American women who also hold Yemeni nationality and/or are married to Yemeni or Yemeni-American men often must obtain permission from their husbands for exit visas. They also may not take their children out of Yemen without the permission of the father, regardless of who has custody (see Special Circumstances section below).
For more details, travelers can contact the Embassy of the Republic of Yemen, Suite 705, 2600 Virginia Avenue NW, Washington, DC 20037, telephone 202-965-4760; or the Yemeni (Mission to the U.N., 866 United Nations Plaza, Room 435, New York, NY 10017, telephone (212) 355-1730. Visit the Yemeni Embassy home page for more visa information at http://www.yemenembassy.org/.
Information about dual nationality or the prevention of international child abduction can be found on our web site. For further information about customs regulations, please read our Customs Information sheet.
SAFETY AND SECURITY: The Department of State is concerned that al-Qa‘ida and its affiliates are actively engaged in extremist-related activities in Yemen and the Arabian Peninsula. The Department remains concerned about possible attacks by extremist individuals or groups against U.S. citizens, facilities, businesses and perceived interests.

On March 18, 2008, three mortar rounds landed in the vicinity of the U.S. Embassy in Sanaa. Yemeni students at a nearby school and Yemeni government security personnel posted outside the embassy were injured in the attack. On April 6, 2008, an expatriate residential compound in the Hadda neighborhood of southwestern Sanaa was attacked by mortar fire, and on April 30, 2008, suspected extremists fired two mortar rounds that exploded near the Yemen Customs Authority and the Italian Embassy. No injuries were reported in either incident. A group calling itself al-Qa'ida in Yemen may be responsible for all three attacks. Following the attacks against the Embassy and the residential compound, the Department of State ordered the departure of all American non-emergency embassy staff and family members on April 7, 2008.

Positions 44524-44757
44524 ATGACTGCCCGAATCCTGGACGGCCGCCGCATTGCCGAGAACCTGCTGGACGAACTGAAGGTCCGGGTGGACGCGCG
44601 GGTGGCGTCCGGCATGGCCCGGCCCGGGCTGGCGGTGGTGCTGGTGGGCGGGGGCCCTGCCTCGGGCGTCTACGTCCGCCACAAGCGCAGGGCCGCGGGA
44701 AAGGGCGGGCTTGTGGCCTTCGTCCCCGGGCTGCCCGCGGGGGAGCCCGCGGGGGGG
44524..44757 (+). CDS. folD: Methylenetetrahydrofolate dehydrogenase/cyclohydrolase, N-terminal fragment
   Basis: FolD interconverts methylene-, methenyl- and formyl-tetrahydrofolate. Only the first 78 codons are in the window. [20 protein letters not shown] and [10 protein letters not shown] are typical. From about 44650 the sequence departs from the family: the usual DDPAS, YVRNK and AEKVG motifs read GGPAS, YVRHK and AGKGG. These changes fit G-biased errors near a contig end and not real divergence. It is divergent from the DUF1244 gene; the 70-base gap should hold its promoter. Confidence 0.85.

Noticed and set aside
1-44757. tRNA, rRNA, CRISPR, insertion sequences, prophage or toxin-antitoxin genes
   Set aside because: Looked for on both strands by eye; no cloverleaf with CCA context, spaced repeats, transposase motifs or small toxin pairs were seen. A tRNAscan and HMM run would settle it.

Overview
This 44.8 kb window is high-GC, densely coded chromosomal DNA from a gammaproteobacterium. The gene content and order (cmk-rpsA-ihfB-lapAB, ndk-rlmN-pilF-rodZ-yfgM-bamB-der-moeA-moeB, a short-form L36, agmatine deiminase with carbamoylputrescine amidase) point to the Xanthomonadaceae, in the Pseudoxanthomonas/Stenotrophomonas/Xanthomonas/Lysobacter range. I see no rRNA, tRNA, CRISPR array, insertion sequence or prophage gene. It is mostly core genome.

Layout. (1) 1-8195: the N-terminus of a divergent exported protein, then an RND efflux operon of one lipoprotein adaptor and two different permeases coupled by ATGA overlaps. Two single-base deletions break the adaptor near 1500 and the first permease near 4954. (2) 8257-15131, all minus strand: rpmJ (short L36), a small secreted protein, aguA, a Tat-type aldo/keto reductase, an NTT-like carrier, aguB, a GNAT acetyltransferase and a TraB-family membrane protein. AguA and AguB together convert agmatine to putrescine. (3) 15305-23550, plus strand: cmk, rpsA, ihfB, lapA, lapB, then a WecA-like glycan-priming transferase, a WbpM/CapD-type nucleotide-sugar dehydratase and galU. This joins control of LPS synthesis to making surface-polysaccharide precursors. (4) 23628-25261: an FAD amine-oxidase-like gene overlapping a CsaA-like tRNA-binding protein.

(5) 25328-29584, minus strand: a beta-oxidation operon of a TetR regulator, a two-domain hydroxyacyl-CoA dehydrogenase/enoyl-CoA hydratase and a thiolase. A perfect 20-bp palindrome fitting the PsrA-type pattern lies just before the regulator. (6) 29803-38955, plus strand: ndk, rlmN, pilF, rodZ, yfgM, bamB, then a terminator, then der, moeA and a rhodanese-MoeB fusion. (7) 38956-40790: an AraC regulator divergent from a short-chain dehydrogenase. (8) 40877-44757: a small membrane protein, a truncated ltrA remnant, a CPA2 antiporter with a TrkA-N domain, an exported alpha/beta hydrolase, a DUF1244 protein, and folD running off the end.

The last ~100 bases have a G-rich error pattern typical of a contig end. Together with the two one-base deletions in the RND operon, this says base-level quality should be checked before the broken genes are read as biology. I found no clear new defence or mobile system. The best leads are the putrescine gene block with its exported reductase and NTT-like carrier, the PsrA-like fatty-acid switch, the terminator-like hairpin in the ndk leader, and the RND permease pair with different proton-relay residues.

On January 18, 2008, suspected al-Qa’ida operatives ambushed a tourist convoy in the eastern Hadramout Governorate, killing two Belgians. On July 2, 2007, suspected al-Qa’ida operatives carried out a vehicle-borne explosive device attack on tourists at the Belquis Temple in Marib, which resulted in the deaths of eight Spanish tourists and two Yemenis. The targeting of tourist sites by al-Qa’ida may represent an escalation in terror tactics in Yemen. On February 3, 2006, 23 convicts, including known affiliates of al-Qa’ida, escaped from a high-security prison in the capital city, Sanaa. Among the al-Qa’ida associates were individuals imprisoned for their roles in the 2000 bombing of the USS Cole and the 2002 attack on the French oil tanker Limburg. In the weeks following the escape, some prisoners voluntarily turned themselves in to authorities; to date, however, some escapees remain at large. Two of the escapees were killed in vehicle-based suicide attacks on oil facilities near Mukalla and Marib on September 15, 2006. Those attacks were followed by the arrest the next day in Sanaa of four suspected al-Qa’ida operatives, who had stockpiled explosives and weapons. On December 5, 2006, a lone gunman opened small arms fire outside of the Embassy compound during the early morning hours. The assailant, wounded by host-nation security personnel and subsequently arrested, was the sole casualty. It appears that, although the gunman was influenced by extremist ideology, he worked alone in planning and executing the attack.
Americans should avoid areas where demonstrations are taking place. A 2005 demonstration against an increase in the fuel price led to two days of widespread demonstrations and rioting throughout Sanaa and other cities. Those demonstrations resulted in a large amount of property damage, looting, and several roadblocks.
In late 2007 and throughout 2008, there has been an increase in anti-government demonstrations in southern Yemen, including the cities of Aden, Taizz, Ibb, and Mukalla, as well as surrounding regions. Some of these demonstrations have resulted in injuries and deaths. Americans should be aware of the potential for further demonstrations when traveling in these areas.
Throughout the country, U.S. citizens are urged to exercise particular caution at locations where large groups of expatriates have gathered. From time to time, the U.S. Embassy in Sanaa may temporarily close or suspend public services as necessary to review its security posture and ensure its adequacy.